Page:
Author : Duncan Shields, Staff Writer

James was sick of his grandfather’s racism. He didn’t care if he was a war hero.

“They’re not people, Jimmy. They have no feelings.” His grandfather shouted from the other room. James loaded up the dishwasher, closed it, and took a deep breath, preparing for going back into the living room. Once a week, James came by to cook his grandfather dinner and keep him company. It was getting to be more and more of a test of patience.

“I mean, I have a brain, right? I know I’m smart. I was raised differently than them. Not in a lab. I had a mother and a father. I know how to be kind to other people. People, Jimmy. People. That dishwasher in there has more compassion than them. I’ve seen what they do to people like you and I on the ‘vision.”

His grandfather was referring to the war footage from the nightly news. Recently the automated soldiers had invaded parts of Eastern Europe to keep the peace. It was their first solo campaign and it was successful. Video of their angular heads and antennae bobbing through the ruined villages was run constantly with updates of our victorious battles.

“I don’t care about these intelligence tests and emotional accelerators they keep talking about. It’s all smoke and mirrors. They’re not flesh and blood. They’re just equations. They don’t eat, they don’t have trust issues, they don’t cry, they just follow orders. They’re just guns that can walk around.”

In recent years, the A.I. on the automated soldiers had gotten to a point that they’d been given basic rights. Some had been promoted. None of them had been granted civilian status yet but many of them had been given passes and allowed supervised visits outside of their compounds with other soldiers.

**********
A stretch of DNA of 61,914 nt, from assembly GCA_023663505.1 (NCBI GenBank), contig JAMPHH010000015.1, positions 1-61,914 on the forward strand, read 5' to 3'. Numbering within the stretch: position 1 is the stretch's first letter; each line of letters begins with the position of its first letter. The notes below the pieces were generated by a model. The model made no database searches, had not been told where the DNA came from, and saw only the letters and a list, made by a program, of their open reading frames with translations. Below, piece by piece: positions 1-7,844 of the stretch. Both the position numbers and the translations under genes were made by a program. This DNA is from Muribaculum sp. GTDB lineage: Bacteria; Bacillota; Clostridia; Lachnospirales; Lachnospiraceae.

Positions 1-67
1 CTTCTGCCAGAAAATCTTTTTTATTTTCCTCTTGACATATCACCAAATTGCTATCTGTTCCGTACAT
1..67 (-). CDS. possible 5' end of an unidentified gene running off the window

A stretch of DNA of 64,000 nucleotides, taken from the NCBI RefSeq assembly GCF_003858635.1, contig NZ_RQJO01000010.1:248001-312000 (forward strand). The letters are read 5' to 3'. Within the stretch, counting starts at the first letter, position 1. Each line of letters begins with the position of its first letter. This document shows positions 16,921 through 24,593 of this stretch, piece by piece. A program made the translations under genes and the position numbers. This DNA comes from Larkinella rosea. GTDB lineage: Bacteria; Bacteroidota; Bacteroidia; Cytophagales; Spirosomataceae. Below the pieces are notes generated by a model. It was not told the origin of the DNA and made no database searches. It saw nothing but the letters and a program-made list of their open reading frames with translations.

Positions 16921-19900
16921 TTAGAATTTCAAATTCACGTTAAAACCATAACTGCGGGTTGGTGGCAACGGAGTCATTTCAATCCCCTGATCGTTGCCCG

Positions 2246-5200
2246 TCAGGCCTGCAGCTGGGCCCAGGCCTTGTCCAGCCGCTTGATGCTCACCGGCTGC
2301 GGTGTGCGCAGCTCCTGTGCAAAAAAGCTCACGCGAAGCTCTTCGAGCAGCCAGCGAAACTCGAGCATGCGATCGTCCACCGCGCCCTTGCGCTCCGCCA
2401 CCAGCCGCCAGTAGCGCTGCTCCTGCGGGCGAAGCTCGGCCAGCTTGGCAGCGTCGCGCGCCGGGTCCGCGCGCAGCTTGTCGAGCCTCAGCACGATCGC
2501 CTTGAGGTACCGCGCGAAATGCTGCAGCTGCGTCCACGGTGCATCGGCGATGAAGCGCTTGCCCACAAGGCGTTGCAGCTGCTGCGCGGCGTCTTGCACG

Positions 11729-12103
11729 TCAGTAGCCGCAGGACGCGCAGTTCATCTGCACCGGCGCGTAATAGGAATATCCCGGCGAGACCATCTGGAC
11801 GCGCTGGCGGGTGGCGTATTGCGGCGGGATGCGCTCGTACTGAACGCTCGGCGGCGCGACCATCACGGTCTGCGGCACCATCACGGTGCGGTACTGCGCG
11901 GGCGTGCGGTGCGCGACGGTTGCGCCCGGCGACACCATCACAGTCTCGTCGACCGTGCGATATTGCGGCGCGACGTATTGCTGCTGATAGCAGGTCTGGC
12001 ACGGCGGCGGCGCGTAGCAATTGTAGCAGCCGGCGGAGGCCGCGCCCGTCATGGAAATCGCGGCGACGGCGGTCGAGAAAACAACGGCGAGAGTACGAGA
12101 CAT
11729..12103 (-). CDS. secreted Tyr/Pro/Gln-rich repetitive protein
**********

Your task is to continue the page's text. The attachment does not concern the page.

Soldiers like James. James was fourth generation Army.

“I have to go, Grandpa. I have friends to see. It was a nice dinner.”

“Well you just be careful. I worry about you. The army isn’t what it used to be. Don’t trust those tin cans.” His grandfather said with an angry jut of his chin.

Outside, James clambered into his patrol vehicle to return to base. A body with an angular head and antennae sat asleep at the driver’s wheel. When James closed the door, lights blinked on and the construct at the wheel woke up.

“Hey. Sorry. I was recharging. How’d it go? Do I get to meet him tonight? I mean, that’s General Daimus in there. Some of his strategy helped us win War IV. I’ve reviewed the records but I always get more from someone who was actually there, y’know?” said an articulate voice from the front faceplate of the construct.

“Not tonight, Darren.” Said James. “Maybe next week. But don’t hold your breath.”

“I have no breath to hold,” joked Darren898. James didn’t laugh. Darren898 felt bad immediately. Humour was a hard thing to understand and he knew he’d gotten it wrong this time. Again. Even though both of them had been through three battles together now and saved each other’s lives a few times, Darren898 still couldn’t make James laugh after a visit with his grandpa.

They drove back to the base in silence, both lost in thought and trying to shake the shame they felt for different reasons.


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